A random process, a collection of random variables, is said to be a Gaussian process (GP)1 if any finite number of these variables have a joint Gaussian distribution; i.e. the relation between variables follows a Gaussian distribution, this says something about the smoothness of functions generated by these processes. Guassian processes are used for many tasks in machine learning; from classification to regression and latent variable models.

A lot of work on this subject is done by the machine learning group at the University of Sheffield which maintain and develop the GPy package: a framework, written in python, for GP’s. In this post we will take a first step in using this framework.

Installing GPy

GPy can be installed using pip which is probably the most convenient way. Just run

pip install gpy

and GPy and its dependencies should be installed.

Note: GPy does not work smoothly with Python 3+. An attempt to do a ‘quick and dirty’ conversion did not work reliably. I suggest you use an 2.* installation of Python in combination with GPy until its authors update the framework.

If you install nose you can run the tests embedded in GPy to see if the installation was successful:

pip install nose
import GPy

Simple regression

We’ll test the GPy framework by solving a simple regression problem. Consider the following formula:

\[y = \frac{1}{4} x^2 + \epsilon\]

with $\epsilon \in \mathcal{N}(0,.25)$. We’ll use this function to generate our train data on the interval [-5,5]. By adding noise ($\epsilon$) we get a (less trivial) data set:

X = np.random.uniform(-5, 5, (20,1))
Y = np.array([0.25 * (a*a) + (.25 * np.random.randn()) for a in X])

Our regression model requires a kernel for which we choose a RBF (or Gaussian) kernel with a default variance and length-scale of 1. The length-scale influences the width of the Gaussian and roughly defines the correlation strength between two points: i.e. how far must two points to be apart to be considered “separated”. With this kernel we are ready to optimize the model:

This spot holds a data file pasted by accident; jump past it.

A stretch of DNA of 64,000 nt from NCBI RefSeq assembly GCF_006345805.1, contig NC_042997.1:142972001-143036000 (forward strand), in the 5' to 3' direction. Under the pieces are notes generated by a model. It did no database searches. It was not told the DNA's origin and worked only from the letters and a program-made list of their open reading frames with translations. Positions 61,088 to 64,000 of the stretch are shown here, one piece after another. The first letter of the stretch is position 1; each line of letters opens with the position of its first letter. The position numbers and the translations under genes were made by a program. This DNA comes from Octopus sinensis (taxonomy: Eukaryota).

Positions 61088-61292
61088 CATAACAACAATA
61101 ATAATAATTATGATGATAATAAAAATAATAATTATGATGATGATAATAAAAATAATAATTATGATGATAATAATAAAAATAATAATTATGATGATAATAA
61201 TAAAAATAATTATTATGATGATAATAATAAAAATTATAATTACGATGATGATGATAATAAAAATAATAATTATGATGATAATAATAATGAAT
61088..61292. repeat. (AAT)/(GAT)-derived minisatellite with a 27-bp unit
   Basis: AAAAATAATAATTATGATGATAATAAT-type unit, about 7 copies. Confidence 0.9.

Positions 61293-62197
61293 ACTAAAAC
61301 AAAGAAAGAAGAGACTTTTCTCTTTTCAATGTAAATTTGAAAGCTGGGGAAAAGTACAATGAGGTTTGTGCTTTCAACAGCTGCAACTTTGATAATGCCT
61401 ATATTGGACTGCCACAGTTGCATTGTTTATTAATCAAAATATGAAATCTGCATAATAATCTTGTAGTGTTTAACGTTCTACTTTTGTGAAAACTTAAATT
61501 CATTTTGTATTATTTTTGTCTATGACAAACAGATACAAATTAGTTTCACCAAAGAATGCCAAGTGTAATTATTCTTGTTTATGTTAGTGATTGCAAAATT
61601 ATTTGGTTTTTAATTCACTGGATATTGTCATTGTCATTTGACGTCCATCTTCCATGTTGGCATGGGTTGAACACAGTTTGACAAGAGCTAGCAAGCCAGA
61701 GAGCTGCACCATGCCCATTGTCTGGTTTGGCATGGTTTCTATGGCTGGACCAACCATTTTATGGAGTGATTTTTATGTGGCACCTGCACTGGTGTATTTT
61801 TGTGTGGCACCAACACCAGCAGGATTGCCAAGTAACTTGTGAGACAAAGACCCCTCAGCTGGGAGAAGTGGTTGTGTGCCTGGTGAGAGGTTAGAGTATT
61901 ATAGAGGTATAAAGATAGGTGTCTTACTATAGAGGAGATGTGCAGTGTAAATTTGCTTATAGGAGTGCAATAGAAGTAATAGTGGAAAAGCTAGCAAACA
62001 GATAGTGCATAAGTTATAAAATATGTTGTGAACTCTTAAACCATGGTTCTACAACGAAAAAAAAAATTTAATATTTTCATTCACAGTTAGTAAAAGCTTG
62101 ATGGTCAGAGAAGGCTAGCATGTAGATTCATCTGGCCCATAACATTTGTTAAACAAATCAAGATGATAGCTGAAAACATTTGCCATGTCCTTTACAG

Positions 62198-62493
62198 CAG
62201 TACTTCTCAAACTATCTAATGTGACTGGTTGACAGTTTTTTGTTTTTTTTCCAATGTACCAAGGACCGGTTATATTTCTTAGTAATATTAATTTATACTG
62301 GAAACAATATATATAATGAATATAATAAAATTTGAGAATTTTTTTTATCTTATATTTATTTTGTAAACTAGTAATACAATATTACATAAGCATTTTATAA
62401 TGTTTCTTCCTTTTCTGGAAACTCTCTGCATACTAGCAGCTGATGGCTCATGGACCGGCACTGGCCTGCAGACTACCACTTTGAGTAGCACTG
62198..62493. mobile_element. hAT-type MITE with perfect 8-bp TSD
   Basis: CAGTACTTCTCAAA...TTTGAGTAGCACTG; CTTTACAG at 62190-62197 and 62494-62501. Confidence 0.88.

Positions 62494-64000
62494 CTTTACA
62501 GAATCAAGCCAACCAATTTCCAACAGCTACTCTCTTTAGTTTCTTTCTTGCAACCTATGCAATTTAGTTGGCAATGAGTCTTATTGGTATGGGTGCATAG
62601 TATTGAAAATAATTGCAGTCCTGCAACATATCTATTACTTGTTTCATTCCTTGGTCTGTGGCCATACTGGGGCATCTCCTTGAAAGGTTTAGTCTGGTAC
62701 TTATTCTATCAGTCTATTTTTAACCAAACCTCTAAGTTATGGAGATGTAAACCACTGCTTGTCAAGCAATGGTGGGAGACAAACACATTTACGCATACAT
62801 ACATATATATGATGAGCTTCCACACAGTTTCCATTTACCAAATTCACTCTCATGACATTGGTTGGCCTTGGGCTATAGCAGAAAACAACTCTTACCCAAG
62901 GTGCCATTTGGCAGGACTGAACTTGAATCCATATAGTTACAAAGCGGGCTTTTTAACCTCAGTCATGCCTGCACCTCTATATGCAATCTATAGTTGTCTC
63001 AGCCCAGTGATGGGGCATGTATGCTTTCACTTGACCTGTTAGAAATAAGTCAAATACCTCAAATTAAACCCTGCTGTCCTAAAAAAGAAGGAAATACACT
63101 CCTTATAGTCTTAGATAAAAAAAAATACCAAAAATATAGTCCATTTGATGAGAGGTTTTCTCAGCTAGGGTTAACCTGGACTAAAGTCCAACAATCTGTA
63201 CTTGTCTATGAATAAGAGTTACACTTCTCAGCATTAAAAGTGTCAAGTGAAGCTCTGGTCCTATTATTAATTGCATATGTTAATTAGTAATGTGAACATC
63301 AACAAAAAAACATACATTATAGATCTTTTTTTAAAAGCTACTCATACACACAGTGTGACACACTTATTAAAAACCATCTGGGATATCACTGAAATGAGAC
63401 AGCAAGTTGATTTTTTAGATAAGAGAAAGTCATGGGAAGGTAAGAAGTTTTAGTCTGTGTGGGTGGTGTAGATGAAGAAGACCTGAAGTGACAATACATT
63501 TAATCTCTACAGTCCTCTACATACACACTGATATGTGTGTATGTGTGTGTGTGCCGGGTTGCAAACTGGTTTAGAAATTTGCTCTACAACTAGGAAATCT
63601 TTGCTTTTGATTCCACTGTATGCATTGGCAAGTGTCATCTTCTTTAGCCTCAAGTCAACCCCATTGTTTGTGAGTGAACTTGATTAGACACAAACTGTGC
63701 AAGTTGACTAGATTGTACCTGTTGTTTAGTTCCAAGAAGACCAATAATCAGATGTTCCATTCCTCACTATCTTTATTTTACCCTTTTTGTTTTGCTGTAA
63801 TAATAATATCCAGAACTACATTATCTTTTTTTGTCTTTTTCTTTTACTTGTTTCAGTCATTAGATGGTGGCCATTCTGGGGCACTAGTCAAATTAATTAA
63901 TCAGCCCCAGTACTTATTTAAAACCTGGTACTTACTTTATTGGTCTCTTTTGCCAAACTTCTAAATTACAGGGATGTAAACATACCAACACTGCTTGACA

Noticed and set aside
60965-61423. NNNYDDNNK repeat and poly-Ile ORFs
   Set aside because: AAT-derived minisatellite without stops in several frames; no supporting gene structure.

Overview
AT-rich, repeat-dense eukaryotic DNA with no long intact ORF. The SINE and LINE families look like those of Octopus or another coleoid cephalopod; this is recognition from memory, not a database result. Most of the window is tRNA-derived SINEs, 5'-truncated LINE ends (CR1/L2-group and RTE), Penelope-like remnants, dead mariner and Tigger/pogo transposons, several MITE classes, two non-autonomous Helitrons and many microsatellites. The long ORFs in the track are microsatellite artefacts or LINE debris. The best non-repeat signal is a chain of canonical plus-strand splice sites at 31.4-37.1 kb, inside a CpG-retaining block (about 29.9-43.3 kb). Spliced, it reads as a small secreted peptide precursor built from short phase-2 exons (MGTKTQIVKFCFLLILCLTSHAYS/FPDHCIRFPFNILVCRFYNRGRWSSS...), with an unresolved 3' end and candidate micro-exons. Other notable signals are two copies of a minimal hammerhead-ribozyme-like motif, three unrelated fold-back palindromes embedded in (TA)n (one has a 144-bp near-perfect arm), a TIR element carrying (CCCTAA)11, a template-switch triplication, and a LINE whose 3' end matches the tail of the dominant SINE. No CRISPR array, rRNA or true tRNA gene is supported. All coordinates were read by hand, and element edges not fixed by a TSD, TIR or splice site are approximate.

kernel = GPy.kern.RBF(input_dim=1)
m = GPy.models.GPRegression(X,Y,kernel)
print m

Plot of the GP model before optimization. Black x's are training points. The line is the predicted function (posterior mean). The shaded region corresponds to the roughly 95% confidence interval.

print m
Name                 : GP regression
Log-likelihood       : -13.3897302116
Number of Parameters : 3
  GP_regression.           |       Value       |  Constraint  |  Prior  |  Tied to
  rbf.variance             |    465.887938367  |     +ve      |         |         
  rbf.lengthscale          |    10.2848156804  |     +ve      |         |         
  Gaussian_noise.variance  |  0.0488157865927  |     +ve      |         |         

Plot of the GP model after optimization.

After the parameters of the model have been optimized the GP has a significant better fit on the underlying function. We can see that all parameter values have changed from their default values.


There are also other GP frameworks for python apart from GPy. The pyGPs (docs) package is a good example with support for both classification and regression.


  1. We follow here the definitions as described by Rasmussen, C. E., & Williams, C. (2006). Gaussian Processes for Machine Learning. the MIT Press.